Newsflash: April 19, 2024

Admin News

by Dr. Gwyn Underwood, Superintendent

We have started the last quarter of our 2023-24 school year, and it is great to visibly observe evidence of our students learning after building up their knowledge and skills over the first three quarters of the year, plus drawing on their prior knowledge. 

Over the past few weeks, there have been several events to celebrate this learning with parents and other students. CIS does this, as in addition to the celebratory aspect of completing a unit or project, sharing their work provides further opportunities for students to consolidate and extend their learning, such as by developing their communication skills and ensuring they have understood and remember their learning objectives by presenting them to others.

A few recent examples have been the PYP Explorers’ Museum Exhibit (G2 and G3), and Sharing the Planet energy presentations (G4) in the ES. In the MHS, we have had culminating projects that students have worked on all year, such as the MYP Personal Projects (G10 – highlighted in last week’s Newsflash) the DP Extended Essay Cafe (G12), and just today, the G11 Theory of Knowledge exhibition.

It has been gratifying to see our students’ creativity and presentation skills with their displays and presentations, and their confidence, knowledge, and literacy skills showing in their written and oral work and explanations.

Finally, congratulations to our Seniors (G12 students) who finished their classes on Wednesday, and are now in their final week of studying before DP Exams start next Wednesday. We wish them all the best as they sit their exams over the next month, and trust all their hard work will stand them in good stead. We look forward to congratulating them on May 24 at their Graduation!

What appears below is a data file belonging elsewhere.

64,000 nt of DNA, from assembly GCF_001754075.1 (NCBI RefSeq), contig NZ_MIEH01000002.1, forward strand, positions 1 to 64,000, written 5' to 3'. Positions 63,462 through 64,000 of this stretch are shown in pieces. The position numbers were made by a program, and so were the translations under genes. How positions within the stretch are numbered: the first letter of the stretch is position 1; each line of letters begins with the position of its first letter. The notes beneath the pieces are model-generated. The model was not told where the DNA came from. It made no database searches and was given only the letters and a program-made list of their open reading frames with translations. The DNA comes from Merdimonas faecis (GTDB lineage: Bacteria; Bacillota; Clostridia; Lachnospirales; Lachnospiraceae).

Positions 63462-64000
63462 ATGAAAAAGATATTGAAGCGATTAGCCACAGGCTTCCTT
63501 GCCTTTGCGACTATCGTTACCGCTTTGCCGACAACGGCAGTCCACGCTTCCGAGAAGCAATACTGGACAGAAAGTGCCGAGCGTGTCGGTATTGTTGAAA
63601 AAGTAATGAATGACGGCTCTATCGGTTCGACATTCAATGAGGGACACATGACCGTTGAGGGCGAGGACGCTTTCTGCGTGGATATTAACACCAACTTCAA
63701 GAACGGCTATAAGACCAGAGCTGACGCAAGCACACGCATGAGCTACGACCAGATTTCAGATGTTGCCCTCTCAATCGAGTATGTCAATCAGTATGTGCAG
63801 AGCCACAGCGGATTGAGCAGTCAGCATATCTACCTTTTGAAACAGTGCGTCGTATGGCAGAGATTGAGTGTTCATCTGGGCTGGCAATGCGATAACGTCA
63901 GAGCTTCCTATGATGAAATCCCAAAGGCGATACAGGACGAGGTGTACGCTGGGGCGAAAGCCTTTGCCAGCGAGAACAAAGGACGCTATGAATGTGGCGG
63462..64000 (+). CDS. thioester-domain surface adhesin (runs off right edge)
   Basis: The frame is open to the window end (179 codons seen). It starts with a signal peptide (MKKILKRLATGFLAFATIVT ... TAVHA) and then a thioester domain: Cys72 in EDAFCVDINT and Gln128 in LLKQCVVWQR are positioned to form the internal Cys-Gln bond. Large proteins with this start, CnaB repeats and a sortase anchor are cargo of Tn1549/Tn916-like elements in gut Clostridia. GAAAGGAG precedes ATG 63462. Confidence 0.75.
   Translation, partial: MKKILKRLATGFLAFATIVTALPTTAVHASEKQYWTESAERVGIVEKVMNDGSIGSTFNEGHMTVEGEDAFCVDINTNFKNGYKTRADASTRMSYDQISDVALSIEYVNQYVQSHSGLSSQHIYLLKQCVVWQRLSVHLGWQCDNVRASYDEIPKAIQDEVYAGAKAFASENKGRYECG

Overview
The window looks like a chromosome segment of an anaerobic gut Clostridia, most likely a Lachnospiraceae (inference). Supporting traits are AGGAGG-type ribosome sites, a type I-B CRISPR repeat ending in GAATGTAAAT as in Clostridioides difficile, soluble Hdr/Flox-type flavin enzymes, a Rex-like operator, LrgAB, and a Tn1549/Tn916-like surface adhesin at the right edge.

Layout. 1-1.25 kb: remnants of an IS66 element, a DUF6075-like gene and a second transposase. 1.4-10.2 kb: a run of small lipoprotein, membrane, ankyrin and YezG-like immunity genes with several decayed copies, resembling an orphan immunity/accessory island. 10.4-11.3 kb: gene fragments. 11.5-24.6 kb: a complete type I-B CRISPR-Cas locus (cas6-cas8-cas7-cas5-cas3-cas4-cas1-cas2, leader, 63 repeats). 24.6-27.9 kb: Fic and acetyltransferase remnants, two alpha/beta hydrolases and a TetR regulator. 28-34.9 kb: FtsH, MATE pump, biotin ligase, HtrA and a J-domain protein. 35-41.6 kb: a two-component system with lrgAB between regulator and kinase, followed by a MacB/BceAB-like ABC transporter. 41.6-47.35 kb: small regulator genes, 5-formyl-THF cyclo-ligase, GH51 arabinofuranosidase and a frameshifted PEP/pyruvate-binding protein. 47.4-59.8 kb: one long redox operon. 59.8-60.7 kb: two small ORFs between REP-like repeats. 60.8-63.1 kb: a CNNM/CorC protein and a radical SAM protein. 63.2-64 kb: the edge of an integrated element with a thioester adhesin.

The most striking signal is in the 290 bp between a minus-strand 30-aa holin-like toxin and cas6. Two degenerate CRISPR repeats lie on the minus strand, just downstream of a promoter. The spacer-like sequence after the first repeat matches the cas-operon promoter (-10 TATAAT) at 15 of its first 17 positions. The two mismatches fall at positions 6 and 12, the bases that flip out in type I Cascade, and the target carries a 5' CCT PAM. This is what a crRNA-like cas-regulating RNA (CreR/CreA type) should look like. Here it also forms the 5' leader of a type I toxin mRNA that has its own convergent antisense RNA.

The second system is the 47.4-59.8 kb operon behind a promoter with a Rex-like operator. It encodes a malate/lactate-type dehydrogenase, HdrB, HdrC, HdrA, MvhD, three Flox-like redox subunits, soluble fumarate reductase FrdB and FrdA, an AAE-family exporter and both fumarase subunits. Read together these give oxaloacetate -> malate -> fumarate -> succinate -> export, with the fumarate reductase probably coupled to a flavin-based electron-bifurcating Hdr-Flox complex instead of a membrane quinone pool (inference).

Upcoming events of note

  • Apr 23 : PTA Coffee Morning
  • Apr 24 – May 16: IBDP Exams
  • Apr 30: PTA Coffee Morning
  • May 1: Public Holiday (Labor Day)
  • May 3: PYPx
  • May 6-10: Arts Week
  • May 11: Touch Rugby
  • May 18-19 & May 25-26: MFC x CIS Friendship Cup
  • May 24: G12 Graduation (no classes in PM)

Please refer to the CIS Event Calendar for the complete calendar of school events.

Grade 4: Sharing the Planet

by Mr. Sten Coppin, Grade Homeroom Teacher

For our unit Sharing the Planet, Grade 4 students learned all about energy, where it comes from and how the way we use it affects our lives. It culminated in a summative project that showed off their learning, creativity, writing skills, and communication skills. Our class reporters Robeen and Maxine wrote an article about their experiences.

Windmill Project

by Maxine and Robeen

In G4 UOI, we are learning about energy. We’re almost done with our unit and we are working on our final project. We are making windmills that make real electricity and models of other power plants too. Our common materials are fans, Legos, generators, cables, blades and rotors, and finally, light bulbs. The reason we are making this project is to share what we learned with other students and parents in a fun and interesting way.

You could be wondering, “What is Energy?” Well, energy has different types of meanings, like energy in the human body that you get from eating and drinking. We didn’t focus on that though, we are learning about how we create electricity. We all designed power plant models to help us explain how electricity works. Even cooler, our windmills are working models that actually create electricity!

The project was really interesting and fun. We all built windmills and each group also added a model of a different type of energy. One group did a hydropower presentation with a big dam. Other groups built geothermal, nuclear or coal power plants. Our models were really beautiful and the groups created short interactive activities to help the audience test if objects were a conductor or insulator. Even though it was sometimes challenging, especially writing the essays and doing research, we really enjoyed making the project, and we also loved that we could have our parents and other grades come to see all of our projects. It made us feel happy and proud! 

Grade 7: Science Class

by Ms. Rebecca Devadoss, Science Teacher